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Wall Street Journal’s Global Food Forum Recap: Invest in Sustainability Now

July 11, 2021
By Elizabeth Mulligan

The global food system impacts everyone — from the farmers at the start of the food production system through to the end consumers shopping at their local supermarkets. But that global food system is up against a series of important challenges: global warming, changing consumer demands, international trade deals and more.

Wall Street Journal recently hosted its Global Food Forum which brought together a group of global experts and executives for honest conversations tackling the critical issue of sustainability across the food and agricultural industries. As the world’s population grows and production is impacted by the climate crisis, there were learnings that are relevant for nearly every sector. Key highlights included:

  • Emphasizing smart, impactful sustainable agriculture: From carbon capturing incentives to regenerative agriculture practices, leaders in the food space universally acknowledge that more needs to be done to bring sustainability to the forefront in agriculture. While there are significant up-front costs, general consensus was that the focus for farmers should be demonstrating the positive return on investment that sustainable agriculture can bring to everyday farms — rather than focusing on the higher price tag that is associated with establishing sustainable systems.
    • What it means for you: When touting the importance of investing in sustainable agriculture, marketers and leaders should focus squarely on the fact that ultimately most farmers will have a better bottom-line down the road by implementing these practices today. Not only will this help the environment, but it also creates a more compelling story for the target audience.
  • Invest in better packaging: Similarly, leaders agree that more needs to be done to reduce the amount of plastic ending up in the ocean and our environment. But they also acknowledge that we haven’t yet found a perfect, reusable, easily compostable solution. While paper straws currently face the brunt of consumer frustration, food leaders are well aware that significant investments in effective sustainable packaging solutions are absolutely needed to not only help the planet, but also meet the requests of their consumers who are demanding better options.
    • What it means for you: Ensure that improved packaging is a priority in your future plans. If your organization is reticent to take the leap into packaging research and development, remind them of the growing consumer demands.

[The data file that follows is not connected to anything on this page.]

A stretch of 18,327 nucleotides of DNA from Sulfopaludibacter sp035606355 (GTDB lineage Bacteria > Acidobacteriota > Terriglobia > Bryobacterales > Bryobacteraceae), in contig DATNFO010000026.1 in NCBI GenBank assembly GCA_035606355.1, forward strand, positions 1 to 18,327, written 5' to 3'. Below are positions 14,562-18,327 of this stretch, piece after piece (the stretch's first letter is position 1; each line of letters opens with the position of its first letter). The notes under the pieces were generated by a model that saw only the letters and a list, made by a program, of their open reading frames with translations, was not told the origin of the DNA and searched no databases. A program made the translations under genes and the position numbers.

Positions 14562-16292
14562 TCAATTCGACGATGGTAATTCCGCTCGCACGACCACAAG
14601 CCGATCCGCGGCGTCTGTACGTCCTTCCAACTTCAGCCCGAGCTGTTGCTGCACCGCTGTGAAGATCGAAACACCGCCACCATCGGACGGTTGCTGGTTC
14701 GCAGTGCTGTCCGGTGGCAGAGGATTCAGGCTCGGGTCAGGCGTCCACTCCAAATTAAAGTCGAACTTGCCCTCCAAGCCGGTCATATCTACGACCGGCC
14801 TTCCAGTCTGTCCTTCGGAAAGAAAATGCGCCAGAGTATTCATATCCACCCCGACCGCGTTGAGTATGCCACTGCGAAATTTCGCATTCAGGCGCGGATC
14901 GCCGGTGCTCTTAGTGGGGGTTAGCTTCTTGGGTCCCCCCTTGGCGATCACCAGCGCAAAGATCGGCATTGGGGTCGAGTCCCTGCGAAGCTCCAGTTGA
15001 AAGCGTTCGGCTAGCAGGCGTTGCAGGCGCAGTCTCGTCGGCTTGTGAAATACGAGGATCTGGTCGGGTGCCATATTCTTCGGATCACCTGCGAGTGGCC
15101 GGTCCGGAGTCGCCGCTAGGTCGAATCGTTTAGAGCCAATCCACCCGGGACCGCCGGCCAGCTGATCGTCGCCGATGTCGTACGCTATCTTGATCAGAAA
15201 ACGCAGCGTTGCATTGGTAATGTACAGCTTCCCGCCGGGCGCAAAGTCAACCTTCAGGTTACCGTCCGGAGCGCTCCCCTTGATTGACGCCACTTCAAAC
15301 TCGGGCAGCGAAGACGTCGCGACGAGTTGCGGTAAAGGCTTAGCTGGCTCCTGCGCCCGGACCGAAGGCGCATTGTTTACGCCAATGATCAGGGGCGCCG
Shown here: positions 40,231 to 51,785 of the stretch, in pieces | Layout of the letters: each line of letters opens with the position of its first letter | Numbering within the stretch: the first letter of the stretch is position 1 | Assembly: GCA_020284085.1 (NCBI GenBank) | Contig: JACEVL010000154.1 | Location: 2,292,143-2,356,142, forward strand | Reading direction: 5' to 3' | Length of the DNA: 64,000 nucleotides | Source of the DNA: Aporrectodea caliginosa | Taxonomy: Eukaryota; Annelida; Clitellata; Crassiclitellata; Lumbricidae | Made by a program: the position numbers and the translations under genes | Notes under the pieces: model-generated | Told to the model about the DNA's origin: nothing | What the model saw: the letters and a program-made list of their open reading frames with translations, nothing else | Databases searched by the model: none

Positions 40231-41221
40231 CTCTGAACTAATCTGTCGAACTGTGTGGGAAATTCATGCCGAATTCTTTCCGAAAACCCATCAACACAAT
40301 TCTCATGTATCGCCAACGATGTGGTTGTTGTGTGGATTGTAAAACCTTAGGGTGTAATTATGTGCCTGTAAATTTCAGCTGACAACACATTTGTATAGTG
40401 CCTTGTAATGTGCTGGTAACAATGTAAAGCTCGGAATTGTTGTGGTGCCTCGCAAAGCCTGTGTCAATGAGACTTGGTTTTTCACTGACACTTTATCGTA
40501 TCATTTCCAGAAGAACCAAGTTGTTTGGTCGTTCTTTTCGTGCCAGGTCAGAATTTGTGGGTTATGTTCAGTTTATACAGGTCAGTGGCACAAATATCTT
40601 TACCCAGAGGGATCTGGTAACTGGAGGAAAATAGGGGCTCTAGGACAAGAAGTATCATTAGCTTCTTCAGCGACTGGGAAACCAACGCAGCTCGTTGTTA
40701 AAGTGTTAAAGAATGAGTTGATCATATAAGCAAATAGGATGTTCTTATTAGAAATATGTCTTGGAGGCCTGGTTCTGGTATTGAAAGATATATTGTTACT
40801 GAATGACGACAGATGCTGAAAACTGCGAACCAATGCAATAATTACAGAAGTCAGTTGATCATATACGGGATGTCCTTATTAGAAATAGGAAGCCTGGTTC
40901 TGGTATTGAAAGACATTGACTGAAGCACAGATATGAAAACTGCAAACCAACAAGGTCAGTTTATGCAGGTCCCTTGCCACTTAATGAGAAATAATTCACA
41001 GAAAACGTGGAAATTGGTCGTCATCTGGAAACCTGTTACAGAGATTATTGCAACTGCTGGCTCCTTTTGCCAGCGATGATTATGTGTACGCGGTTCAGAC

• Plant-based meats show no signs of slowing down: Plant-based meat alternatives were a constant presence throughout the Global Food Forum. From debates on how meat alternatives should be labeled to ground meat alternatives dominating both restaurants and kitchens, many organizations are considering how to develop new and improved plant-based meat alternatives to meet the growing demand from consumers across the globe while still meeting the growing global needs for animal protein.
    • What it means for you: While plant-based demand is on the rise, most plant-based meat eaters also still eat animal products. Organizations with either or both plant- and animal-based optionsneed to understand the demands of their target customers and adjust their communications to showcase how their products meet their needs.
  • Renewed opportunities from the USDA: The event concluded with a conversation with President Biden’s Secretary of Agriculture, Thomas J. Vilsack, who emphasized the importance of building systems in the government that support sustainability built for farms, not investors. Secretary Vilsack aims to make the United States the most sustainable food producer and healthiest population on the globe. To do this, the USDA is taking a fresh look at the Supplemental Nutrition Assistance Program, opportunities to incentivize sustainable agriculture and focusing on food and nutrition insecurity, among others.
    • What it means for you: Proactively begin considering how governmental changes and priorities may affect the brands or organizations you support.

The next few years mark a pivotal time in the fight against climate change and the world’s growing population. This event explored new ways in which the food and agriculture systems can support a better and healthier future for everyone. While making large, sustainable changes requires significant investments in the short-term, these changes will not only help the environment but also give those in the food and agriculture space an opportunity to differentiate themselves from competitors and meet consumer demands — prompting better long-term success.